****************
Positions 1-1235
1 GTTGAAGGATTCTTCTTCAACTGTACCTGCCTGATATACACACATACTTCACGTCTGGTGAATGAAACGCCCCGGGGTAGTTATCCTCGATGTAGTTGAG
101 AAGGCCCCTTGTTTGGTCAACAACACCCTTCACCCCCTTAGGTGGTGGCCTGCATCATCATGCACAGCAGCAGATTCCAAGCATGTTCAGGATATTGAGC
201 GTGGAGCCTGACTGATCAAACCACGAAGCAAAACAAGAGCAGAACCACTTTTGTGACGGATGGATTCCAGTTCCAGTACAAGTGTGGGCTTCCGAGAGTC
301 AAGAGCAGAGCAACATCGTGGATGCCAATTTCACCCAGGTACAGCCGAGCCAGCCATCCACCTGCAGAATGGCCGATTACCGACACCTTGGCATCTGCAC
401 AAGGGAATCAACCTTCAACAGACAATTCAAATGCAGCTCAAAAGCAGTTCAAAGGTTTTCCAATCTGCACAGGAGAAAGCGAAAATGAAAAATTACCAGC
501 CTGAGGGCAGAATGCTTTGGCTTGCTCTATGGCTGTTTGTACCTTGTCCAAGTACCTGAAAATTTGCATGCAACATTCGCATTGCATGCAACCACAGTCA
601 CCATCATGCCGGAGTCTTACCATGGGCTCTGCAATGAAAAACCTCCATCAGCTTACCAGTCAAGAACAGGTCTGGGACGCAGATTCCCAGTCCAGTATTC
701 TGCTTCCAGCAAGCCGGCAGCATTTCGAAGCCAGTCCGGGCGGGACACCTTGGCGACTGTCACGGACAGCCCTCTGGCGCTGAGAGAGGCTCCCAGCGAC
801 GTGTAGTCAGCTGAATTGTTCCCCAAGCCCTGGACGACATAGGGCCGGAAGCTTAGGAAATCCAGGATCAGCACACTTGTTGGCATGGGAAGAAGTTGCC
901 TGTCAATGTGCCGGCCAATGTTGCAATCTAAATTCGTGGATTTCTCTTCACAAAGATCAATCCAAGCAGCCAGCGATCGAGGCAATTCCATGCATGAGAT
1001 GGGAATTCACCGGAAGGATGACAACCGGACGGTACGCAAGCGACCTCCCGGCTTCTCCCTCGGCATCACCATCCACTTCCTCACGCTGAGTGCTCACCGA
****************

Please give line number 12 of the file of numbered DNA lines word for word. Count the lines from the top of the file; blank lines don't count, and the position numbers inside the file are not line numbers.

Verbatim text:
1001 GGGAATTCACCGGAAGGATGACAACCGGACGGTACGCAAGCGACCTCCCGGCTTCTCCCTCGGCATCACCATCCACTTCCTCACGCTGAGTGCTCACCGA